How to Write dates?

Zegar katedry Satiago de Compostela

The clock in the Santiago de Compostela Cathedral. By Luis Miguel Bugallo Sánchez (Lmbuga Commons) [CC-BY-SA-2.5-es], via Wikimedia Commons

Nothing illustrates better the difficulties of computer processing of natural language as the notation of units of time. The calendar we use in the US originates in year 46 BC (introduced by Julius Caesar) and amended in 1582 (by Pope Gregory VIII). It is the most popular, but not the only calendar, there are other widely used such as as Hijri, Hindu, Chinese or Hebrew calendars. In the Gregorian calendar we specify day, month and year, and it seems straightforward that computers should always understand those 'basic data'. Unfortunately, this simplicity is only apparent.

The first difficulty is the notation of date. In Polish we traditionally write 3 IV 1923 or perhaps 3.4.23. In English we would write 4/3/23, which could mean 3 April 1923 or 4 March 2023, depending on the country and the default century. Until recently, computers could not even deal with such simple conversions, today there exists some Artificial Intelligence (AI) which does attempt to guess the language, and sometimes (but not always) manages to guess the correct date.

Notation of time is also problematic. In the US day is divided into morning hours marked AM and afternoon hours (PM). Except that no one wants to make an appointment on Monday at 12 AM or Tuesday at 12 PM, because those notations are ambiguous [1]. The  24-hour clock removes at least this ambiguity (24:00 on Monday and 00:00 Tuesday is the same moment in time, but belonging to different days).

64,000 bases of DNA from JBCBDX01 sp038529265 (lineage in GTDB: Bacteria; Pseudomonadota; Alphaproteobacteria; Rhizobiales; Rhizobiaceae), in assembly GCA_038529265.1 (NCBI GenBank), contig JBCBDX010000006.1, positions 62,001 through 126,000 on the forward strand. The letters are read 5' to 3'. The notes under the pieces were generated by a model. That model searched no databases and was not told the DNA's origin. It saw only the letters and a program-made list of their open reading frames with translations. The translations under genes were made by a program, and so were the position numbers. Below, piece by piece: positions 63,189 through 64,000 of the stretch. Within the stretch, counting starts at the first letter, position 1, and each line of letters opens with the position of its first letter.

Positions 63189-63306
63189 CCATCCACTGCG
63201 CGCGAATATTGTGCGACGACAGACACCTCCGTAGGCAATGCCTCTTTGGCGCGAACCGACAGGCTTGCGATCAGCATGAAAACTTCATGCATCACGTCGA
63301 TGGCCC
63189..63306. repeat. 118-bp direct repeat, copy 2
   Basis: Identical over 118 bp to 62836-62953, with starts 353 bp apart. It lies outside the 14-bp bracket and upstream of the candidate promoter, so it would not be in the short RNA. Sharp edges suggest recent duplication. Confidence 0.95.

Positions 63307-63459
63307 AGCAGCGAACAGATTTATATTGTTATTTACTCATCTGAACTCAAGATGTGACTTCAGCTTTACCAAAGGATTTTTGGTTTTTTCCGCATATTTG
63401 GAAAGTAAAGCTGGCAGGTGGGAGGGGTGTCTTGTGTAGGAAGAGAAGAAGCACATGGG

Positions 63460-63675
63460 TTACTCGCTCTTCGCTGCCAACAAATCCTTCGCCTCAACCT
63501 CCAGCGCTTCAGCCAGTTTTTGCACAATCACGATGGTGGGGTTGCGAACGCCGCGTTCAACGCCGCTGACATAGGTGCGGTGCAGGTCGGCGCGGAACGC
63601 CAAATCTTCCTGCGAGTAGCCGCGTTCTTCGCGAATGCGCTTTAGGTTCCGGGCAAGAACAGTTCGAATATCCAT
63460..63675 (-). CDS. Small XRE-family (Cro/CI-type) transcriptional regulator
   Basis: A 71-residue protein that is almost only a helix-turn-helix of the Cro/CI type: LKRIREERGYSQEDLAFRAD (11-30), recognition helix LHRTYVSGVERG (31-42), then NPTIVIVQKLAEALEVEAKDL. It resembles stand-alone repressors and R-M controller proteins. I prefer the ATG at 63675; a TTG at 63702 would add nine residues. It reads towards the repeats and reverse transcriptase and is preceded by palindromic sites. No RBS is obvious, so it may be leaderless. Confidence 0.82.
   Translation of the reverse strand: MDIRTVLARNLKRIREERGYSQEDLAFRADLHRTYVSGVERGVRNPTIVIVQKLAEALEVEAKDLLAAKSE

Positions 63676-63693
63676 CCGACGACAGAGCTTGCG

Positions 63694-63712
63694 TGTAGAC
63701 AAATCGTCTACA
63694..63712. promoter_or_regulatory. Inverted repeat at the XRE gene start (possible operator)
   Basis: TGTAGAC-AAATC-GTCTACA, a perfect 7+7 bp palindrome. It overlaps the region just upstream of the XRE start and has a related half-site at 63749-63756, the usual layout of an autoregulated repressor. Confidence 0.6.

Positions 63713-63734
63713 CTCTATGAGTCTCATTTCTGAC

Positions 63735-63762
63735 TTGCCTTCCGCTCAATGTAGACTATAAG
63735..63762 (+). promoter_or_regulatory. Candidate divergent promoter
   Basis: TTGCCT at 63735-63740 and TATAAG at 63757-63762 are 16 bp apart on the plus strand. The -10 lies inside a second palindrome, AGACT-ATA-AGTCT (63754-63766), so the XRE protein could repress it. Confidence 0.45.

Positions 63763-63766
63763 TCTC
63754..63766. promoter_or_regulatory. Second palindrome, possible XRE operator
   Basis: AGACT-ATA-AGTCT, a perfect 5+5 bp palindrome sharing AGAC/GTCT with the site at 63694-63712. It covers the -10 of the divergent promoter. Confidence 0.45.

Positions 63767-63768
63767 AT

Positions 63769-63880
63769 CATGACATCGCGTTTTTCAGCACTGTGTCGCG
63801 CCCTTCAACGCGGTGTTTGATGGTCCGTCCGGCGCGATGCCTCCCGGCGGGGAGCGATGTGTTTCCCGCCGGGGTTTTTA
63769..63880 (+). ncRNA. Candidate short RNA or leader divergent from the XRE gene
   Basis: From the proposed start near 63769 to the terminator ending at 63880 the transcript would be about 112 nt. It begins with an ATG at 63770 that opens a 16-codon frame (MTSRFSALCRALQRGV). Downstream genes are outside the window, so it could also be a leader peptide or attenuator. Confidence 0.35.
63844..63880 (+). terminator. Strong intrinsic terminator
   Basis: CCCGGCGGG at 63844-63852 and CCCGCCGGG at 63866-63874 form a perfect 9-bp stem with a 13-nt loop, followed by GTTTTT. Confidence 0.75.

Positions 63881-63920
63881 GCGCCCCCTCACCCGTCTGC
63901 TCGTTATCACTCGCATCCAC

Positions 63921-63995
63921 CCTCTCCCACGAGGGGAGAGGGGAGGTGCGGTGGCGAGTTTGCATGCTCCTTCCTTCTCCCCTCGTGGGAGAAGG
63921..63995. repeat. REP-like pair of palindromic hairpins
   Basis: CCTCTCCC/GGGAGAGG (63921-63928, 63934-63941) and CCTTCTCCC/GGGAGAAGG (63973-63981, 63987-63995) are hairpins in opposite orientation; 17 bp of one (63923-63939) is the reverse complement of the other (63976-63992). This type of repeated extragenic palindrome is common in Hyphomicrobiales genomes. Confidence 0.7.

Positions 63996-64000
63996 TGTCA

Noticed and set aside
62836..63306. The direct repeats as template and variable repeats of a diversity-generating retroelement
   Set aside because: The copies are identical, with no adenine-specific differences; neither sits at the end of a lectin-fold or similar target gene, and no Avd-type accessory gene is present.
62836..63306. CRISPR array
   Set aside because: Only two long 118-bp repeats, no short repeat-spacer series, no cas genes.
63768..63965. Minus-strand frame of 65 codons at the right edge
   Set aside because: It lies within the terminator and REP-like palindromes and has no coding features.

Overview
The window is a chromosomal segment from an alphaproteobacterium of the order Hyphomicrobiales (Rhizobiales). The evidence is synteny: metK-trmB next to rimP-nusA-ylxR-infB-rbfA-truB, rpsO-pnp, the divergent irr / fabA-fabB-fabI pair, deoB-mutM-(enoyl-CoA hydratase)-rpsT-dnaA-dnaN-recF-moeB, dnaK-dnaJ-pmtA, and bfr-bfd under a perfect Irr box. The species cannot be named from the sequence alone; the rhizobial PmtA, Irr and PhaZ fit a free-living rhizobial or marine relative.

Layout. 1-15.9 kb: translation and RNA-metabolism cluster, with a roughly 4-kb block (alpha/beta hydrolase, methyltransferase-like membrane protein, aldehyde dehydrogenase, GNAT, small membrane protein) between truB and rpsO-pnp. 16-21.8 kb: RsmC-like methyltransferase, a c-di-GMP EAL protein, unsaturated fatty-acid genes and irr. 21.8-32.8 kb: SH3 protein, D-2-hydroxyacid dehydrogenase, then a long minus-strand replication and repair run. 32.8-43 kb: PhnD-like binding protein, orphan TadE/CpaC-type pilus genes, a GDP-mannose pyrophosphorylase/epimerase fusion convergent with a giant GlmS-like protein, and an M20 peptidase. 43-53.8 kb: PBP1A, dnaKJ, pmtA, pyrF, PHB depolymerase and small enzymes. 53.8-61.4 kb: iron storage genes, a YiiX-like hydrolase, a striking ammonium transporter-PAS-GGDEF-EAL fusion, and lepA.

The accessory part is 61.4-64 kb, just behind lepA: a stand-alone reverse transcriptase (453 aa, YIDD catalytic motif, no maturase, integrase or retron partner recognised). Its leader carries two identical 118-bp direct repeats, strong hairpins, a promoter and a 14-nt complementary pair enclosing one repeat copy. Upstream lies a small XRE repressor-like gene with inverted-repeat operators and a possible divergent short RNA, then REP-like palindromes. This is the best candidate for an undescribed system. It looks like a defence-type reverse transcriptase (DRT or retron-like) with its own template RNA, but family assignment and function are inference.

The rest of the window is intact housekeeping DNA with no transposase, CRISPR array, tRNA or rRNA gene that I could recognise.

Another problem involves recording dates with specified precision. Anyone who has worked with spreadsheets (even the latest), knows that one can write the day (with or without specifying the time), but not time without specifying the day. We cannot record the year without specifying the month and day, etc. We can of course write it out in words, which is fine for humans and completely throws off the computer.

Many developers struggled with such difficulties, creating their own rules for writing dates. There are many such standards, mostly incompatible. It was not until the introduction of the ISO standard and its adoption by the W3C that a uniform date and time notation was created. Below are some basic elements of this notation, based on the W3C Schema standard that limits a little the range of possibilities written into ISO 8601.


  • The date is written as YYYY-MM-DD, for example 1867-12-05
  • We can skip the day e.g. 1867-12, or the day and month, for example 1867.
  • We can specify year and week  week in the year: 1945W06 (this notation has a one week precision)

Time of day

  • Time of day is written uniformly as hh:mm:ss, for example. 13:25:17
  • You can leave out seconds  e.g. 13:25 or minutes and seconds, e.g. 13
  • We can add a fraction of a second with any precision, e..g 13:25:17.50255
  • If we specify day and time, we separate them with a capital T, for example. 1867-12-05T18:45
  • We can also specify the time zone (without it the time it is local or without a defined zone). The time, such as 13:35:17Z is the  UTC time (formerly Greenwich), while 13:25:17-05:00 or 2013-06-05-05:00 represent the time or day in the time zone of New York City.